According to the operator of the airplane, the pilot called twice on the day of the accident. He initially called to apologize for the accident and in the evening, he called to explain what happened earlier that day. The pilot stated earlier that day he brought one passenger and then picked up another. He said that the intent of the flight was to "drop boxes" south of Lake Crescent, at a campsite managed by St. Johns River Water Management District. The pilot said he was aware that dropping objects out of the airplane was prohibited, but assured the operator that he had coordinated with the people on the ground to stay out of the way when the items were dropped. When the pilot reached the campsite, he descended to an altitude between 300 and 600 feet agl, configured the airplane with 20° of flaps, and slowed it to 75 knots. After successfully dropping several boxes, and during the final drop, the airplane encountered a downdraft and lost altitude. The pilot attempted to recover, but the airplane subsequently impacted trees and terrain.

Examination of the airframe and engine by a Federal Aviation Administration (FAA) inspector revealed no anomalies that would have precluded normal operation.

The 1453 weather conditions reported at DAB included scattered, towering cumulus clouds at 3,500 feet, scattered clouds at 5,000 feet, scattered clouds at 7,500 feet and a broken ceiling at 25,000 feet, and winds from 060° at 6 knots. Additionally, towering cumulus clouds were noted to the south, and cumulonimbus clouds were noted in the distance to the east, southwest, and northwest of the airport. DAB was located 23 nautical miles southeast of the accident site.

The National Weather Service National Radar Mosaic for the period depicted isolated echoes associated with rain showers approximately 5 miles west and 10 miles southwest of the accident site, near Georgetown and Aster, Florida on the ends of Lake George, with a small isolated intense area of echoes immediately east of DAB at the time.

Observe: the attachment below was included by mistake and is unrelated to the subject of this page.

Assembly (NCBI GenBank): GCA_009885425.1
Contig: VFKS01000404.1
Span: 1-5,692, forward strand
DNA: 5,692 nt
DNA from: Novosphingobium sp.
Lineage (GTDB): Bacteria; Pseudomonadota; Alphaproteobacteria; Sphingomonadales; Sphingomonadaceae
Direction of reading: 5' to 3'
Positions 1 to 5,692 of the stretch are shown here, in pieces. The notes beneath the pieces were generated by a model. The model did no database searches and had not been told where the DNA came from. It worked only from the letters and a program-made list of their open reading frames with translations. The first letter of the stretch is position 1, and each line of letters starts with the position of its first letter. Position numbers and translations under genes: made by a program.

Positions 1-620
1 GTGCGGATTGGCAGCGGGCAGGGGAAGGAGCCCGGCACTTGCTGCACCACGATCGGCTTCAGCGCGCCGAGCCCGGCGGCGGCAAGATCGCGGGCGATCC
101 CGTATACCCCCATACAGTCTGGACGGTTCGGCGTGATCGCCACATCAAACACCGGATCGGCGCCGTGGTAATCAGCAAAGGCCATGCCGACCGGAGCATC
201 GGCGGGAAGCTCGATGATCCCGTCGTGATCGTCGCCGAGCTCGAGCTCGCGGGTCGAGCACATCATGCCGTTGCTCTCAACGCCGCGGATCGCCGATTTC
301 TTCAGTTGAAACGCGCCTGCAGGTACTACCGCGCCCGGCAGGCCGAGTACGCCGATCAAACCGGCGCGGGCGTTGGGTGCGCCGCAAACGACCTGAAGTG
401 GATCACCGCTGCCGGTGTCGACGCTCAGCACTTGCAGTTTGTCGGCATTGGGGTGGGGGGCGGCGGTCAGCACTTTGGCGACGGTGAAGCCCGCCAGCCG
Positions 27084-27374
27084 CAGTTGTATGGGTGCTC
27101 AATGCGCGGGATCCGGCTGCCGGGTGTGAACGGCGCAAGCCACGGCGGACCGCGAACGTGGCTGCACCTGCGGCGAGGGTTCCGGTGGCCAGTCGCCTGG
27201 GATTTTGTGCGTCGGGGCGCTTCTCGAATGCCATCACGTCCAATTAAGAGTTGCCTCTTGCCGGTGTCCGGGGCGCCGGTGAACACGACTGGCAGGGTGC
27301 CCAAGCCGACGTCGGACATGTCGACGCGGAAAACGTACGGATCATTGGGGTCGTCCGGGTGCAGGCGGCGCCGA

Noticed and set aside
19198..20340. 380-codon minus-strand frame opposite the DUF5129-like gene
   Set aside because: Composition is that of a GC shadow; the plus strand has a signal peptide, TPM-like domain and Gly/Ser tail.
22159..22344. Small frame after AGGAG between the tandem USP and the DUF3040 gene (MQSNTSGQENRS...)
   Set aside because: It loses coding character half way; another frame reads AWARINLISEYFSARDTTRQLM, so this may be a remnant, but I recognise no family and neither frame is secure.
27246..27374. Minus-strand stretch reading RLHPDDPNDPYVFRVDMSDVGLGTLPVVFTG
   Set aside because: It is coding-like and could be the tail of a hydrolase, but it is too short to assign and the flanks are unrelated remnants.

A North American Mesoscale Model sounding for the area of the accident site suggested the potential for strong low-level thermal activity and an unstable atmosphere, with expected clouds developing near 3,000 feet agl. The sounding did not depict the presence of low-level turbulence or windshear.

History of Flight

Maneuvering-low-alt flying

Windshear or thunderstorm (Defining event)

Uncontrolled descent
Collision with terr/obj (non-CFIT) 

Pilot Information


Certificate: Commercial
Age: 26, Male
Airplane Rating(s): Multi-engine Land; Single-engine Land
Seat Occupied: Left
Other Aircraft Rating(s): None
Restraint Used: 3-point
Instrument Rating(s): Airplane
Second Pilot Present: Yes
Instructor Rating(s): None
Toxicology Performed: No
Medical Certification: Class 2 With Waivers/Limitations
Last FAA Medical Exam: 11/26/2013
Occupational Pilot: No
Last Flight Review or Equivalent:
Flight Time: (Estimated) 425 hours (Total, all aircraft), 340 hours (Total, this make and model), 350 hours (Pilot In Command, all aircraft) 

Pilot-Rated Passenger Information


Certificate: Airline Transport
Age: 24, Male
Airplane Rating(s): Multi-engine Land; Single-engine Land
Seat Occupied: Right
Other Aircraft Rating(s):
Restraint Used: 3-point
Instrument Rating(s): Airplane
Second Pilot Present: Yes
Instructor Rating(s):  Airplane Multi-engine; Airplane Single-engine; Instrument Airplane
Toxicology Performed: No
Medical Certification: Class 1 With Waivers/Limitations
Last FAA Medical Exam: 05/19/2015
Occupational Pilot: Yes
Last Flight Review or Equivalent:
Flight Time: (Estimated) 1300 hours (Total, all aircraft)

Aircraft and Owner/Operator Information


Aircraft Manufacturer: CESSNA
Registration: N5295Y
Model/Series: 172S S
Aircraft Category: Airplane
Year of Manufacture: 2002
Amateur Built: No
Airworthiness Certificate: Normal